I was 22 and with no business ownership experience I was making the best decisions I could. I met my business partner, first a regular customer, then employee, and soon after he wanted to buy half the company. He wanted an equal share so he would be equally motivated to help shape and grow the business. It was a tough decision to make, but shortly there after we were equal partners. So what? Well, this put Velodrome down a growth path, we were now trying to support 2 families and 2 other employees with our small cafe and it was clear we needed to grow substantially to make this happen. Looking back, I don’t think I realized how much of a key decision this would be for us. It was also more difficult than I expected to try and build a brand together when I had the idea and concept churning for years and had been working tirelessly in the coffee industry to gain knowledge and experience. I developed our unique sourcing model, roasting approach, and menu. Before we opened our doors there was thousands of our own cash spent, an unbelievable amount of time and stress, and many times it seemed impossible - I think those experiences created a deeper bond with the brand, concept, and business that my business partner didn’t have when he jumped on the ship a few weeks after our cafe opening. I certainly undervalued everything I had done up until opening. One of my first hard lessons in business is no one will ever care as much or work as hard as you, the owner. I think I assumed since I had a business partner the work and emotional load would be more equal. Sometimes I regret selling half the company a few weeks into opening, but usually I look around at where we are at now, the people who surround Velodrome and I know we could not have gotten here without the course we took.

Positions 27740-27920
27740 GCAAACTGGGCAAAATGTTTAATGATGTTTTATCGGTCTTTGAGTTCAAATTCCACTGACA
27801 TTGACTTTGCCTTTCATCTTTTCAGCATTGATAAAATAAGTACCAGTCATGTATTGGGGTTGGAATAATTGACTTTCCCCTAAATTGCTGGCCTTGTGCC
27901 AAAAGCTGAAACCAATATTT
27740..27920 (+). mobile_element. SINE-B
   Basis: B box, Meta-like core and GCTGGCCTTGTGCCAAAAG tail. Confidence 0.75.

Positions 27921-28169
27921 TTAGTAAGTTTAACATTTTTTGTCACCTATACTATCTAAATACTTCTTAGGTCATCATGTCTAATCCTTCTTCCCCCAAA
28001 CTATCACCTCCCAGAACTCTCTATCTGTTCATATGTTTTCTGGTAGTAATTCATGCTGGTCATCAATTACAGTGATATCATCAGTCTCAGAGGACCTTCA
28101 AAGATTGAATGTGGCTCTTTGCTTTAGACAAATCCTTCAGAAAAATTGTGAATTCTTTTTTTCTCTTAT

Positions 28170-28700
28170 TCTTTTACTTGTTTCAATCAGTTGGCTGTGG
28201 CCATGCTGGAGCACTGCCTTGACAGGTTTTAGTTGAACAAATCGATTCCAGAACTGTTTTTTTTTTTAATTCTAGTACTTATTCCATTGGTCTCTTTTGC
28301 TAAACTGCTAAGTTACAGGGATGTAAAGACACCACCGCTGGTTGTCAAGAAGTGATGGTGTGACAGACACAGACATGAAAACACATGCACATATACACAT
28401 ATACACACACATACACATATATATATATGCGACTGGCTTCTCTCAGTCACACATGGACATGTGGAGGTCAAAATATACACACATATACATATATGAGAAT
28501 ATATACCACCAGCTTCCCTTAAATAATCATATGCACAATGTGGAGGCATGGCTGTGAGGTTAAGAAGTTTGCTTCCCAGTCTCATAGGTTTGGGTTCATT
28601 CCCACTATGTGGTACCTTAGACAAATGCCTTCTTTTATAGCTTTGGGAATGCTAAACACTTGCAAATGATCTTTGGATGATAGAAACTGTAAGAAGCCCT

Quickly we outgrew our little 2lb roaster and I drove down to Nashville to purchase a used 20lb roaster from a friend. I pulled it the 16 hours back with my Scion XB and a uhaul trailer… for real. My buddy Nick (the guy who got me into coffee) came to visit and we restored the roaster before installing it in its new home. We got an offsite roasting space and just grew our wholesale coffee program as much as we could. Our Director of Coffee, Riley, who still works for Velodrome came on board and since then our roasting operations have been smoothly sailing along! Having someone else to manage roasting allowed me to get out and sell.